Iodine: It is probably better not to give pregnant mares an iodine supplement. The developing foal has a specific mechanism for selectively drawing iodine from the mar’¨s blood, but, mportantly, no method of excreting any excess.
In the non-pregnant horse, iodine is conserved carefully and excesses are excreted efficiently – once the mare has a fully-stocked store, only tiny daily amounts are needed to keep it that way.
Supplementing iodine can cause a progressive and dangerousaccumulation in the foal. Goitre, musculo-skeletal abnormalities, weakness and even death can develop, although the mare will probably look normal throughout.
Conversely, if the mare were deficient, the foal might be normal, as he would be supported at the expense of the mare. The deficient mare may have retained afterbirth or show reproductive problems.
Electrolytes: High-performance animals, such as racehorses, eventers or endurance horses, require electrolyte replacement afterstrenuous exercise.
Over-supplementation, such as with salt, can be harmful, but small amounts of potassium are helpful, particularly for endurance horses.
Calcium/phosphate: The growing horse needs a diet with a balanced calcium/phosphate ratio to allow normal bone growth. Diets based heavily on wheat, oats, corn or bran often have a high dietary phosphate level.
Abnormal bone growth, sore shins, microfractures, physitis and “bent legs” have all been blamed on abnormal dietary calcium:phosphate ratios. The imbalance can only be established from blood and urine tests and, when confirmed, suitable supplementation with a high calcium source, such as ground limestone (chalk sticks are convenient), will help.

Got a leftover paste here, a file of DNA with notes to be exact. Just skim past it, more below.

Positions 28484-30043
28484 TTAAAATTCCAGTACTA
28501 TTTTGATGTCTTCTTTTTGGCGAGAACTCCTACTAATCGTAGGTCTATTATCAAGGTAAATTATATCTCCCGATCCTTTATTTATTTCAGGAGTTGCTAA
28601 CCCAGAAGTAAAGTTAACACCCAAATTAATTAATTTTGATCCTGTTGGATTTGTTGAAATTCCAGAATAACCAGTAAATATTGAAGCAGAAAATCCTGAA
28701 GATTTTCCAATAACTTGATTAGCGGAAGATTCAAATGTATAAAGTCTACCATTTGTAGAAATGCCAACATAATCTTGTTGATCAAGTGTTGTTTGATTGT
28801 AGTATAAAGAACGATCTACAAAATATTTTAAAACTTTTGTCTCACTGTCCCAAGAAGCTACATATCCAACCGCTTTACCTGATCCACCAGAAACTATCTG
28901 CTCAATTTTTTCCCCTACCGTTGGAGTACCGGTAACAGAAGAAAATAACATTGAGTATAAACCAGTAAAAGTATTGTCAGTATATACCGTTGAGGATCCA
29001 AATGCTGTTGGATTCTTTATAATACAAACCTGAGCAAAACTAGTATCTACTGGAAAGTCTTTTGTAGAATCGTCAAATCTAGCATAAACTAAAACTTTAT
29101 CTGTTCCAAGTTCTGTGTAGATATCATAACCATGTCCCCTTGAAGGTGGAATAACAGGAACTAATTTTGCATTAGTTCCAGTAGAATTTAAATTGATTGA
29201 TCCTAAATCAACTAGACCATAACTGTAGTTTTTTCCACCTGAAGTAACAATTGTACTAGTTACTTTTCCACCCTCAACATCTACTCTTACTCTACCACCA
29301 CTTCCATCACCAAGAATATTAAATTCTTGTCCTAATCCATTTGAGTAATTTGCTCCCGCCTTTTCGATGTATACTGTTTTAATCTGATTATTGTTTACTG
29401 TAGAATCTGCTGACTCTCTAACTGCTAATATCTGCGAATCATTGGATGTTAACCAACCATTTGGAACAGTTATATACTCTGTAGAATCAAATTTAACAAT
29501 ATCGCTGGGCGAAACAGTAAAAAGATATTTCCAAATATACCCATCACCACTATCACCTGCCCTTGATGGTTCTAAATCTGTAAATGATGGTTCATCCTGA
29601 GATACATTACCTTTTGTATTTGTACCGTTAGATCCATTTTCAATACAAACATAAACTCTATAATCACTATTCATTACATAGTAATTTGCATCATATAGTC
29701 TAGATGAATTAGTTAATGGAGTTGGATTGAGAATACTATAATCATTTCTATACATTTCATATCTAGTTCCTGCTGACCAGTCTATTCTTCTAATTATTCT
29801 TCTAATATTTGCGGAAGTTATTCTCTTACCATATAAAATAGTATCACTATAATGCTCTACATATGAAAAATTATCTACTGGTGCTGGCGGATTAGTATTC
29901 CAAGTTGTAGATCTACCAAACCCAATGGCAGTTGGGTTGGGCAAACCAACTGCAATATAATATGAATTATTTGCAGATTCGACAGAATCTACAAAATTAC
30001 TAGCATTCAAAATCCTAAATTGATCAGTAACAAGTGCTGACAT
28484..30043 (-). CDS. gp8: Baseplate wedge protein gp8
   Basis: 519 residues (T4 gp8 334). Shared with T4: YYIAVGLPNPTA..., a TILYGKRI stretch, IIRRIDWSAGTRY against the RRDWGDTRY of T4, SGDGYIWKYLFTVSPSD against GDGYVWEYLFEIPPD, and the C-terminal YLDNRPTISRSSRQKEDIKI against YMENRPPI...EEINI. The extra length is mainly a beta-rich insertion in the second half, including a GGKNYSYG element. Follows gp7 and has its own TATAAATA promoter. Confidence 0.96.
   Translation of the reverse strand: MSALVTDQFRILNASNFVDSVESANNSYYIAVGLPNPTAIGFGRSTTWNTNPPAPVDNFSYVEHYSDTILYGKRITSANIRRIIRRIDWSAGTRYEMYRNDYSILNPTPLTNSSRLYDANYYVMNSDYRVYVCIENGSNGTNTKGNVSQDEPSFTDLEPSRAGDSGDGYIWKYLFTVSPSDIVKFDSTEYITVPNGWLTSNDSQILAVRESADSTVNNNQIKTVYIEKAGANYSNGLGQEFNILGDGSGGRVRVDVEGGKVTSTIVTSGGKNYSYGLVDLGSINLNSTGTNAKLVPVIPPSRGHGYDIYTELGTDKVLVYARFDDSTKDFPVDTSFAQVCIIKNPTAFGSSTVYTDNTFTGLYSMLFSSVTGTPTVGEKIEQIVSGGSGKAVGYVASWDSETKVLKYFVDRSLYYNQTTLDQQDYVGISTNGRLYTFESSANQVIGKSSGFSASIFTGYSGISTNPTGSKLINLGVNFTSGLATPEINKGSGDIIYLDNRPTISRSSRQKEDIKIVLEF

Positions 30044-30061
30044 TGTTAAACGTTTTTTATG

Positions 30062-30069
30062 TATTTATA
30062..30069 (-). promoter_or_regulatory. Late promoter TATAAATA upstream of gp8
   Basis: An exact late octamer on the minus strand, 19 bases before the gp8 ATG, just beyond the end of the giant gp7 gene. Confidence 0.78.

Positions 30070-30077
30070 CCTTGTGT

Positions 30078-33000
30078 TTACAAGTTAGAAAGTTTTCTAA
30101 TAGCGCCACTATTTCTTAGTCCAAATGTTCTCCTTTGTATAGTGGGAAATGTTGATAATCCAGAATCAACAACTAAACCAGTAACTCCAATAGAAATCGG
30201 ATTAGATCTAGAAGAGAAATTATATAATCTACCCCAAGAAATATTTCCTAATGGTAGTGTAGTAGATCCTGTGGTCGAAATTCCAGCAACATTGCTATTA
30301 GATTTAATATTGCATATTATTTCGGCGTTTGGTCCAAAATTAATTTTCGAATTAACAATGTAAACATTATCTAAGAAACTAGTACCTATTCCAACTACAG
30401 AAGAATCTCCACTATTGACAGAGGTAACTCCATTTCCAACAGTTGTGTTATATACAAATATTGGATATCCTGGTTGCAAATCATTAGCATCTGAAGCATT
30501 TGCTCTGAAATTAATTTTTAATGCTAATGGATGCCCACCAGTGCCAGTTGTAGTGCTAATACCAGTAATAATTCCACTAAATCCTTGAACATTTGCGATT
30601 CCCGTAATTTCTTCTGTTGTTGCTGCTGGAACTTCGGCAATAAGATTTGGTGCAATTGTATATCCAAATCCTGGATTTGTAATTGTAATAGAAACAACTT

Iron: Deficiency can cause anaemia, but this is rare. The body conserves and recycles iron efficiently and so supplementation is seldom justified.
Copper: Required in minute amounts. Deficiency is rare, but can lead to mild anaemia. Copper deficiency may also be associated with arterial rupture and abnormalities of bone growth (osteochondrosis). Overdosing can be extremely dangerous.
Magnesium:An essential element for nerve function. Some cases of headshaking have been reported to respond to magnesium supplements.
Fluoride: It is thought that equine dental disease has become less common than it was 30 years ago, when fluoride was added to the water supply. Whether this is actually due to the fluoride in thewater is debatable, but as it works for humans, why not for animals? However, there are enormous risks from overdosing with fluoride, which has resulted in life-threatening dental and skeletal diseases.
Beta-carotenes: A horse fed normalrations based on good-quality forage should not be deficient. These are, however, commonly used to supplement brood-mares and mares with reproductive problems, such as stillbirths and failure to cycle normally.
Vitamin B complex: The normal horse has a ready source of almost all B vitamins within the large bowel.
Vitamin B12: Required for red blood cell production. Lack of dietary cobalt can cause a failure of adequate synthesis in the gut and, therefore, deficiencies ofred cell function. Vets are convinced of the benefit of supplementary doses given by injection.